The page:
Only minutes after Yahoo Sports published a story that laid bare how basketball’s underground economy works, the NCAA responded in the most predictable fashion possible.
It released a statement full of big talk, faulty logic and empty promises.
NCAA president Mark Emmert called for “transformational changes” on Friday after Yahoo Sports published federal documents identifying more than 20 players from high-profile college basketball programs who allegedly received cash or gifts from agent Andy Miller. Emmert said “people who engage in this kind of behavior have no place in college sports” and promised to work with the all-star committee he formed in October “to provide recommendations on how to clean up the sport.”
What’s missing from Emmert’s statement, of course, is any mention of the one substantive change that could actually address the problems plaguing college athletics in a meaningful way. Neither he nor the college presidents he represents appear willing to seriously consider abandoning the NCAA’s beloved concept of amateurism, allowing players to profit off their names and likenesses and bringing college basketball’s thriving black-market economy aboveboard.
In a sport that generates billions of dollars in revenue each year, only the players are restricted from earning what they’re worth. Universities sign shoe-apparel contracts worth tens of millions of dollars and winning coaches make more than school presidents do, but the best players are expected to be satisfied with free tuition, room and board.
The result is an underground economy that the NCAA has been unable to stamp out no matter how many pages of rules it implements. The unseemly way that elite prospects are bought and sold has been college basketball’s worst-kept secret for decades.
Miller is certainly far from the only agent making under-the-table bribes in hopes of securing a player’s business when he’s ready to turn pro. A five-figure investment in a 17-year-old McDonald’s All-American is a small investment when you consider that it has the potential to lead to a far bigger payday when that prospect signs his first NBA contract.
The schemes aren’t limited to unscrupulous agents either. College coaches and shoe-apparel companies often funnel tens of thousands of dollars to the families or handlers of top prospects in exchange for their influence on what school the player chooses.
To a college head coach, landing one strong recruiting class can be the difference between being fired and signing a multimillion-dollar extension. To a shoe-apparel giant, steering an elite prospect to a particular school is a way to stack the deck in favor of that program and ensure maximum return on an eight- or nine-figure sponsorship agreement.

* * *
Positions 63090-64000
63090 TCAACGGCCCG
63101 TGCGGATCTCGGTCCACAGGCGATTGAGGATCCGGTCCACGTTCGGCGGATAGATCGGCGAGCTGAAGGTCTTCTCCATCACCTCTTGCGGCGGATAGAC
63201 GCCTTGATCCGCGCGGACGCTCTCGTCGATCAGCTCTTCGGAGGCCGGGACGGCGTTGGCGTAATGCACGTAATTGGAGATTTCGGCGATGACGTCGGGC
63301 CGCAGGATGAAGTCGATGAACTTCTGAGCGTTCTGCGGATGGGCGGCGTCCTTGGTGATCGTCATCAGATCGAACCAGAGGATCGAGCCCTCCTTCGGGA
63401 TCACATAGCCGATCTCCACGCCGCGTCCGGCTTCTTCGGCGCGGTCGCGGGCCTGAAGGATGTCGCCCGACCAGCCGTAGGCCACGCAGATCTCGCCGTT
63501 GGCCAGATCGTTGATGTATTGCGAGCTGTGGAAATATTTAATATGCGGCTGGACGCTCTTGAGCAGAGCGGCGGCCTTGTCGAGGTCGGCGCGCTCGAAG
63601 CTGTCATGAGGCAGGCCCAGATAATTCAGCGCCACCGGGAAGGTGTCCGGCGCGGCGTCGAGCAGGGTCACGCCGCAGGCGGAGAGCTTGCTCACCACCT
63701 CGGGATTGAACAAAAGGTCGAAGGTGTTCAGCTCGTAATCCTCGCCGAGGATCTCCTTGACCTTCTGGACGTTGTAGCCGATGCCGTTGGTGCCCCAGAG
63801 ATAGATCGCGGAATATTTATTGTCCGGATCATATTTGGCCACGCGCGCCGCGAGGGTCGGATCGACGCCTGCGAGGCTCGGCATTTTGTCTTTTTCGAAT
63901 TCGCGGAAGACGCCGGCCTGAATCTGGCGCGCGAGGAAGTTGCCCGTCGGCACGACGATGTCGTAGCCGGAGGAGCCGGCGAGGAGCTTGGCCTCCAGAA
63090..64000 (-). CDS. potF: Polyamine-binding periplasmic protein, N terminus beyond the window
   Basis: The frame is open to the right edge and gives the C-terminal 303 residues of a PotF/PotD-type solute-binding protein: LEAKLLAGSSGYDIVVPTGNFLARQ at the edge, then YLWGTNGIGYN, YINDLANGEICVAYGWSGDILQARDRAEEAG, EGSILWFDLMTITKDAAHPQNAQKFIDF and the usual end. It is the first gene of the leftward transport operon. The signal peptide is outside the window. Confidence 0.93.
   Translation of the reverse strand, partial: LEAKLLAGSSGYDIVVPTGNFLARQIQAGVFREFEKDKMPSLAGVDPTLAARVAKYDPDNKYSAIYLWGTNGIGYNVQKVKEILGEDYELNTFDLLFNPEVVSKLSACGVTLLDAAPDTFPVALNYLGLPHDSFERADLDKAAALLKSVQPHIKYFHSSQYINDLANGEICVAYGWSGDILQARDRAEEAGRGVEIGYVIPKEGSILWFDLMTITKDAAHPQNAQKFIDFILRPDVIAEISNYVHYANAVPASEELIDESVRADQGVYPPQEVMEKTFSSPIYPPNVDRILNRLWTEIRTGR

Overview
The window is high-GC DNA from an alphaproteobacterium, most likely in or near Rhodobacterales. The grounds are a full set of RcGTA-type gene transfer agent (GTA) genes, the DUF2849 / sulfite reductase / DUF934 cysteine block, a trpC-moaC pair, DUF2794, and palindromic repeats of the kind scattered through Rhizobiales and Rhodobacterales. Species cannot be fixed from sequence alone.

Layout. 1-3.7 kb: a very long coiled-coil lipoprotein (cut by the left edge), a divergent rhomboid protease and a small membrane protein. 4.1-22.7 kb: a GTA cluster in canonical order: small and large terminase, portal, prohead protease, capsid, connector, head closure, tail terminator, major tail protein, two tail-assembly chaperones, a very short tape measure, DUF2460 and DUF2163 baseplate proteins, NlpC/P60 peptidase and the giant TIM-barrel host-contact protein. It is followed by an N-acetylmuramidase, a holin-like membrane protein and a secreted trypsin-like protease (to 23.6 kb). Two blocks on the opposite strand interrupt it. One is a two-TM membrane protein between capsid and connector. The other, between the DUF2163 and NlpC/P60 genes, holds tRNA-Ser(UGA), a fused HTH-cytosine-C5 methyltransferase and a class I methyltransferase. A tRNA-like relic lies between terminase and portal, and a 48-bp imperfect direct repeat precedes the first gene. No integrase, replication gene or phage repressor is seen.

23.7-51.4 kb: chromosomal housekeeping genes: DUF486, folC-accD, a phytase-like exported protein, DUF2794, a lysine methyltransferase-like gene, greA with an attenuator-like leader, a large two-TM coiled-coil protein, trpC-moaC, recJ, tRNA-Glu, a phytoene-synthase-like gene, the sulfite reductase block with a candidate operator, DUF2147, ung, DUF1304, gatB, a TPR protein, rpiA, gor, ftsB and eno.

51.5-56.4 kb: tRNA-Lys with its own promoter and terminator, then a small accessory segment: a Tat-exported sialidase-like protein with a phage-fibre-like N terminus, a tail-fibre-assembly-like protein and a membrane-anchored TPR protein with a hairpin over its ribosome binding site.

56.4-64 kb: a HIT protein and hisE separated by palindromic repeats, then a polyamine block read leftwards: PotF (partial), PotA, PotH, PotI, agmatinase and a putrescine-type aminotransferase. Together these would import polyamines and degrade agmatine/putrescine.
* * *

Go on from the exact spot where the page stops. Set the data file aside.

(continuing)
Last year, one head coach at a power-conference school described the battle to land heralded high school basketball prospects as a “free-for-all” and compared it to “human trafficking.”
“It’s lawless,” he told Yahoo Sports. “The parents view it as, ‘Time to get mine.’”
As long as the NCAA clings to its vision of amateurism and denies elite athletes the right to seek fair market value, this underground economy will never go away. The only thing that will work is loosening the rules and allowing athletes to earn what they’re worth.
The most sensible new system the NCAA could adopt would be one that resembles the Olympic model. Schools would continue to only pay for scholarships, but anybody else who wanted to pay athletes would be free to do so.
Make it legal for athletes to have representation while still in college. That way agents can provide whatever they want to college athletes and work openly with them and their families the way they do in other parts of the entertainment industry.
Make it legal for companies to hire college athletes as endorsers too. What’s wrong with Nike investing $100,000 in Marvin Bagley to have him wear its gear in college and to entice him to sign with them when he turns pro? Or DeAndre Ayton filming a commercial for a restaurant in Tucson? Or Devonte Graham appearing on a billboard in Lawrence?
Such a system would certainly favor the most high-profile programs with the most fan support and the most corporate sponsors, but in reality that’s not all that different from what’s in place now. Duke, Kansas and North Carolina would still get a lot of elite recruits just like they already do.
The question for Emmert and the university presidents is whether they’re willing to embrace such drastic change. The answers so far aren’t promising.
The blue-ribbon committee Emmert formed to clean up college basketball in October features hardly anyone with firsthand knowledge of the problems plaguing modern-day college basketball. It instead includes folks hand-picked by Emmert because they’re amenable to the amateurism model he has long favored.
In October, Emmert made it clear his long-established feelings haven’t changed about allowing a free market to determine a player’s worth.
“There’s really not any interest among university leaders to convert student-athletes into employees,” Emmert told The Athletic. “The commission can go wherever it wants to, but I don’t think anybody is interested in pursuing that kind of model.”
Someday perhaps those in charge of college athletics will figure it out.
A black market will always exist until the outdated concept of amateurism no longer does.
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